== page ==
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Programs Does it really matter where you get your PhD?

  1. Jan 7, 2013 #1
    Okay, maybe that's a little vague. But I'm serious. All my friends applied to MIT, Caltech, Harvard, etc. In fact, it seems like everyone does. I didn't. I'm in the National Guard, so I'm stuck to one state. One of my friends suggested that I shouldn't go to graduate school at all unless I get into one of the top schools. I've come from a camp that believes that your research and publications matter more. The handful of schools I applied to all have research I'm interested in and I don't think the schools are horrible by any means in terms of rank, but they certainly aren't Top 10. But am I just going to hurt myself in terms of employment if I get a PhD from a not-top tier school? I just feel like waiting 8 years to maybe try to get in someplace "great" is a really long wait. (That's how long my commitment is)
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  3. Jan 7, 2013 #2
    My personal opinion is that a PhD in physics is better than none at all. I don't think you can wait 8 years just to apply to a top PhD program, because such a long hiatus will be detrimental in your application and they might not take you because of that, and then you won't be able to get into any schools for your PhD.

    I'm sure people will say that it doesn't make a difference as long as you have research, publications, experience, etc. but in reality, most employers will probably place a subconscious bias whether they like it or not on brand name schools. I'm sure most people, whether in the field of physics or not, as a first impression admire a PhD from Caltech or MIT than someone from like, I don't know, University of Mississippi or something.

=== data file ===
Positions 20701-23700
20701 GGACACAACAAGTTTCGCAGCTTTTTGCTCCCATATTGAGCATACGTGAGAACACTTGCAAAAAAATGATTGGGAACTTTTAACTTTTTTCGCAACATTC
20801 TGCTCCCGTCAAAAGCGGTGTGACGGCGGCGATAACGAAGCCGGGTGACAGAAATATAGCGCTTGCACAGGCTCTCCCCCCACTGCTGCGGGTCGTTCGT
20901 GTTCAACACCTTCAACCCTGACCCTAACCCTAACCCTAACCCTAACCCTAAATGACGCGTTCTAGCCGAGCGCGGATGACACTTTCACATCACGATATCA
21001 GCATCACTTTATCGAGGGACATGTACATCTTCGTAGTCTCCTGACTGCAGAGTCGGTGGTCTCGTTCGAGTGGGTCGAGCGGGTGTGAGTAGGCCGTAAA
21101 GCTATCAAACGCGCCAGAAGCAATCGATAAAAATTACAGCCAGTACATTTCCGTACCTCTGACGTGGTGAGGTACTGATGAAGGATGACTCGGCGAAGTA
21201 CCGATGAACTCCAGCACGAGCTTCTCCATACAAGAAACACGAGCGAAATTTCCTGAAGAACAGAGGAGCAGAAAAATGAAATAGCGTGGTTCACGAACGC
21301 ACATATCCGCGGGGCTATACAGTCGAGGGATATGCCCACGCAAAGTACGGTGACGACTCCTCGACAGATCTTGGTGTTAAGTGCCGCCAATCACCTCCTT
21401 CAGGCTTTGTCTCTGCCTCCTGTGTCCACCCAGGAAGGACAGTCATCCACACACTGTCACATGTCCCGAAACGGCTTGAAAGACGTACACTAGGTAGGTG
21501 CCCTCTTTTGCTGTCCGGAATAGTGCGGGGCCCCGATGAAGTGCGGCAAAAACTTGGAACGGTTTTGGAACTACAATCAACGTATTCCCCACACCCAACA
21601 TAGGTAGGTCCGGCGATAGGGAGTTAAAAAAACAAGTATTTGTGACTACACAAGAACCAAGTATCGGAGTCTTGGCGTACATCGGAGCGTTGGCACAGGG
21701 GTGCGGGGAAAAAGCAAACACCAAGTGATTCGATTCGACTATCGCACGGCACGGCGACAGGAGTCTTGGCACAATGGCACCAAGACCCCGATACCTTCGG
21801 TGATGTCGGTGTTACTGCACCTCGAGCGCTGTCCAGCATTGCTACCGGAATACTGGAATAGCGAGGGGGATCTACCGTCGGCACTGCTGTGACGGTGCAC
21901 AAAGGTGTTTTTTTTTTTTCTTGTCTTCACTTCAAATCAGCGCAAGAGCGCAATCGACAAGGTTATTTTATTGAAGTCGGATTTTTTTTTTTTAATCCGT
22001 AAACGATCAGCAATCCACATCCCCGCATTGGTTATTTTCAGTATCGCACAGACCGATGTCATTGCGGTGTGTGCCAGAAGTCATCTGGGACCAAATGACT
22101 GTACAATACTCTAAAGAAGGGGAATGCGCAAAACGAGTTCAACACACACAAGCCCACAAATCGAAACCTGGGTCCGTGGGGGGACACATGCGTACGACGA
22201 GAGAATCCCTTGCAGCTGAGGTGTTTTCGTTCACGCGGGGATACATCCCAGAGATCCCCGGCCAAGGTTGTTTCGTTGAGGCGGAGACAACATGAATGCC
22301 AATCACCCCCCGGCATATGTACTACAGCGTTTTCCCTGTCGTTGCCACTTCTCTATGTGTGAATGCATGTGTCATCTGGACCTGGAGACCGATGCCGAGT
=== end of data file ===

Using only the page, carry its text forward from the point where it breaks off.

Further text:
4. Jan 7, 2013 #3
    That's what I thought, too. I don't know, though. Maybe I should just be an actuary. I'm all nervous.
  5. Jan 7, 2013 #4


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    How many of your friends have been accepted into one of those schools? To rule out getting a degree if it's not from a 'top 10' school is foolish. Might as well close down all the other schools if a degree from them is meaningless.
  6. Jan 7, 2013 #5


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    Your friend is uninformed.

    What matters most is that you go to the school that's a good match for you. If you go to one of these big name schools, but end up with an advisor who you don't get along with, or on a project you don't enjoy, or sacrificing some other important aspect of your life for it and you don't perform well any incremental bonus that comes from name prestige isn't going to mean squat. There are lots of great schools that don't have the big names, but have highly specialized groups that are doing cutting edge research.

    Part of growing up and maturing academically is learning how to evaluate a program based on your own observations, ranking potential schools by your own standards, making our own decisions and dealing with (or reaping the benefits of) the consequences.
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